And oncologists will still have the option of prescribing Avastin "off label" to their patients with metastatic breast cancer.
But Lippman noted that any FDA revocation of the drug's approval might prompt insurance companies to stop paying for Avastin, which can cost $80,000 a year. "I hope there would be some recommendation around that," he said.
Meanwhile, on Thursday, Don McLeod, a spokesman for the Centers for Medicare & Medicaid Services, said Medicare will continue to pay for the drug as a breast cancer treatment even if the FDA withdraws that approval.
However, Dr. Stephanie Bernik, chief of surgical oncology at Lenox Hill Hospital in New York City, said even the panel's recommendation may make some doctors less willing to prescribe Avastin.
"The hope is that patients getting the drug who are having a good response will still have access to the drug. And, that's what's being put in jeopardy," she said.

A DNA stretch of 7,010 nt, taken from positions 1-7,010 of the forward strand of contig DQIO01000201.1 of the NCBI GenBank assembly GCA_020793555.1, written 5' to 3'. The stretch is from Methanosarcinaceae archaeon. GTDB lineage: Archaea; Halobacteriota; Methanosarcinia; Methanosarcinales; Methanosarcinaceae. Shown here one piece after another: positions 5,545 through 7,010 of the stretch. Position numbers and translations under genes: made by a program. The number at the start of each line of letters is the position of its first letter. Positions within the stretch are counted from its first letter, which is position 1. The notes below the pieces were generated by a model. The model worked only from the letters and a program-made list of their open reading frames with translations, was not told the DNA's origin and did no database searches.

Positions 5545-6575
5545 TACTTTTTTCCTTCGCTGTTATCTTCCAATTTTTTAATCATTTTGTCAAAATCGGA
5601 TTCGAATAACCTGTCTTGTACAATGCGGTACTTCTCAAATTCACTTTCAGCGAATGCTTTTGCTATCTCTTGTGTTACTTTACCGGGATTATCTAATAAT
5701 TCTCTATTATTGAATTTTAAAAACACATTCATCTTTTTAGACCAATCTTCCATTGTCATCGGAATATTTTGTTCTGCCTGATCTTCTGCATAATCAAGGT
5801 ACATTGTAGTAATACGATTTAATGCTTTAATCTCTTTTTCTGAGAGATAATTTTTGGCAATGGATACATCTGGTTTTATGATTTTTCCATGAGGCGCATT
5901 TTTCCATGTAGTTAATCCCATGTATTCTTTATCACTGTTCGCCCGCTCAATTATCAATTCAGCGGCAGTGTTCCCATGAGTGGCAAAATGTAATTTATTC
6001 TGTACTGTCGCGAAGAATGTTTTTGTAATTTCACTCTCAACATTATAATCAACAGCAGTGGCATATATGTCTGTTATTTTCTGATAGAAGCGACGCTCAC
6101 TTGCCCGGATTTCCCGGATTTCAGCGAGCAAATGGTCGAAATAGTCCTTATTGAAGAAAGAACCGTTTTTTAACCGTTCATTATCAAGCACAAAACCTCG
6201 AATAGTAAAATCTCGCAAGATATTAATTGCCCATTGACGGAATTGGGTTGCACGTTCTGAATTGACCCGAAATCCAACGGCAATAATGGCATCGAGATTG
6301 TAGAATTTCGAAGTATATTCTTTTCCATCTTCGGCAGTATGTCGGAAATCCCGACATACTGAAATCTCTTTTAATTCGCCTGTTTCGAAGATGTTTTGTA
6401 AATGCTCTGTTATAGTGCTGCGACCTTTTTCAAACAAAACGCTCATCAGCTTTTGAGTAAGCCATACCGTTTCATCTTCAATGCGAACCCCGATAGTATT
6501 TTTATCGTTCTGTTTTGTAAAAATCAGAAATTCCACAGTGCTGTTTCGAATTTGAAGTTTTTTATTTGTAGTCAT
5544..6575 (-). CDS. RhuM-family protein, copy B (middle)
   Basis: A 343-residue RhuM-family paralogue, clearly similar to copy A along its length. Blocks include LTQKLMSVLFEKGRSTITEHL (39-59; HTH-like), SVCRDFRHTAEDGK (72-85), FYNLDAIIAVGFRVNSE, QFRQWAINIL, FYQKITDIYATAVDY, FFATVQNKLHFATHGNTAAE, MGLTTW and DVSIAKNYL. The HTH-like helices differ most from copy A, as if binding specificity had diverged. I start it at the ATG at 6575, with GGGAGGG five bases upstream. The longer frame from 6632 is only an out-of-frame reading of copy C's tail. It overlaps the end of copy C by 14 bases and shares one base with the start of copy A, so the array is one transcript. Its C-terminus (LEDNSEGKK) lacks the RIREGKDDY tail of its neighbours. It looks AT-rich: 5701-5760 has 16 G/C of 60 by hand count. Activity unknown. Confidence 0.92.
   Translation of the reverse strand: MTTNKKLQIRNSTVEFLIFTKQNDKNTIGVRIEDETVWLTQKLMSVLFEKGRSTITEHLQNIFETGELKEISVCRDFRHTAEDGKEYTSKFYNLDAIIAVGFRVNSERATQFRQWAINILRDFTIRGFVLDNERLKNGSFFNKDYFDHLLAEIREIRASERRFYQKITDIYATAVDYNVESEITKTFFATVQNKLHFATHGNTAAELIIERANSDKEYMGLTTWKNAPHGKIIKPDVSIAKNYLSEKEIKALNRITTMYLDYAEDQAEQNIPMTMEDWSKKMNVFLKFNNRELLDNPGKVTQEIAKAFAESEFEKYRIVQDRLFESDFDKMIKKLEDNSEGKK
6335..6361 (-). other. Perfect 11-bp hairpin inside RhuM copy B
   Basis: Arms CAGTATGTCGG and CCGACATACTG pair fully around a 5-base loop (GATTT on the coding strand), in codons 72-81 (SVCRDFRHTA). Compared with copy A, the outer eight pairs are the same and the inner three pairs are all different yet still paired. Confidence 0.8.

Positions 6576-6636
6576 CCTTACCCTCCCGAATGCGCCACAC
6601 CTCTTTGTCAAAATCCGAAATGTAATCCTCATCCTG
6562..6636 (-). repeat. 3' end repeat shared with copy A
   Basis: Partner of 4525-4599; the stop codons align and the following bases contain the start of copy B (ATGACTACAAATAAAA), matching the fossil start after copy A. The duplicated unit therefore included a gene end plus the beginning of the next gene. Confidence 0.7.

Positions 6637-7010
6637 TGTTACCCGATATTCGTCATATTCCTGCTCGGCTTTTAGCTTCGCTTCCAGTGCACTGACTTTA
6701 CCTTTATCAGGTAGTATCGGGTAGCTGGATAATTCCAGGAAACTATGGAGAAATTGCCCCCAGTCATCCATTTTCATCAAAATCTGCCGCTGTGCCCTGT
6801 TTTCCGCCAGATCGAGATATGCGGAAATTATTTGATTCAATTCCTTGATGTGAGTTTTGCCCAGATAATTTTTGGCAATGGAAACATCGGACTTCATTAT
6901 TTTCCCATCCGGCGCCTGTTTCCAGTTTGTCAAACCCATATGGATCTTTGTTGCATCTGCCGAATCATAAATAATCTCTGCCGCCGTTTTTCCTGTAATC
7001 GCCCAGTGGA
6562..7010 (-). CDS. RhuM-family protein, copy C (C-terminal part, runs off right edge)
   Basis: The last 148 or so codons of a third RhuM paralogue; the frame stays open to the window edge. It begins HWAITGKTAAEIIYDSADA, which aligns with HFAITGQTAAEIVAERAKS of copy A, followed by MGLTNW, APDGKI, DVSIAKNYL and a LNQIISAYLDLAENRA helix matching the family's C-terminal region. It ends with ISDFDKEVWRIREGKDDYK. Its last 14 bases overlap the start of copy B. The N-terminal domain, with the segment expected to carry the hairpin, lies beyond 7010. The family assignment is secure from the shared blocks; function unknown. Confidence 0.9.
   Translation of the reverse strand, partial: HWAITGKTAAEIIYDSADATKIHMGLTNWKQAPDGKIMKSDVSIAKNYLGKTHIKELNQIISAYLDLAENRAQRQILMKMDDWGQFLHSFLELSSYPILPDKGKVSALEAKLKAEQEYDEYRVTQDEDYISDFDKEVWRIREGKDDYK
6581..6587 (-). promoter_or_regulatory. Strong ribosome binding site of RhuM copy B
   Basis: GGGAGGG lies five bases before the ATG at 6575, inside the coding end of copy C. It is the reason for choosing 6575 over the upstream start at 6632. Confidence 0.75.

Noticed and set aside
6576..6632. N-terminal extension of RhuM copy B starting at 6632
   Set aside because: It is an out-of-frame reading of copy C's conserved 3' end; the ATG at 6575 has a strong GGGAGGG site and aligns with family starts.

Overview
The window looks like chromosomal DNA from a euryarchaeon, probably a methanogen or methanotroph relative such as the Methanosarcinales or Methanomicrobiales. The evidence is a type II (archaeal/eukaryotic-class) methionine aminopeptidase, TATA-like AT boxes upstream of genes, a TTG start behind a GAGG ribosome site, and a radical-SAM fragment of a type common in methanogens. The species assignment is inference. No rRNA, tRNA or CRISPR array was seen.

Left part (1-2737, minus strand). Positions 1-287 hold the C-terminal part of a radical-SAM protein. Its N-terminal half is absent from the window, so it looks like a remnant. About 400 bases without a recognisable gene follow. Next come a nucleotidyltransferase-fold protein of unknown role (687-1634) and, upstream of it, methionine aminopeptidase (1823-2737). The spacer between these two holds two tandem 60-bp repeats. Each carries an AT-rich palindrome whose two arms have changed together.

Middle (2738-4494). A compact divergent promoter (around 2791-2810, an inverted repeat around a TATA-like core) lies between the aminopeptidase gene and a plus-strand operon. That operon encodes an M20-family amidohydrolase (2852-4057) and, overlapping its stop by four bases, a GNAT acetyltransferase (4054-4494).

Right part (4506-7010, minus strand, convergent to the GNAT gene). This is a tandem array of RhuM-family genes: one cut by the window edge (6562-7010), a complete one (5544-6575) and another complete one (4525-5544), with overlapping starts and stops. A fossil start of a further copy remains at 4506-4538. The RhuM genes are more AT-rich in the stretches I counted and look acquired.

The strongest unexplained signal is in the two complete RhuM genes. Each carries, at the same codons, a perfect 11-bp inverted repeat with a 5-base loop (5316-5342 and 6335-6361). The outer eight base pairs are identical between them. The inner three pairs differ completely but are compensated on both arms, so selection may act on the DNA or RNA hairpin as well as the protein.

In the midst of all the action and reaction in the United States, pharmaceutical giant Roche, which owns Genentech, announced on Thursday that the European Commission had just broadened Avastin's existing use in metastatic breast cancer, allowing it in tandem with the chemotherapy drug Xeloda.
For more on breast cancer, visit the U.S. National Cancer Institute.
SOURCES: Marc E. Lippman, M.D., professor and chairman, department of medicine, deputy director, Sylvester Comprehensive Cancer Center, University of Miami Miller School of Medicine; Paula Klein, M.D., department of medicine, Beth Israel Medical Center, New York City; Stephanie Bernik, M.D., chief of surgical oncology, Lenox Hill Hospital,
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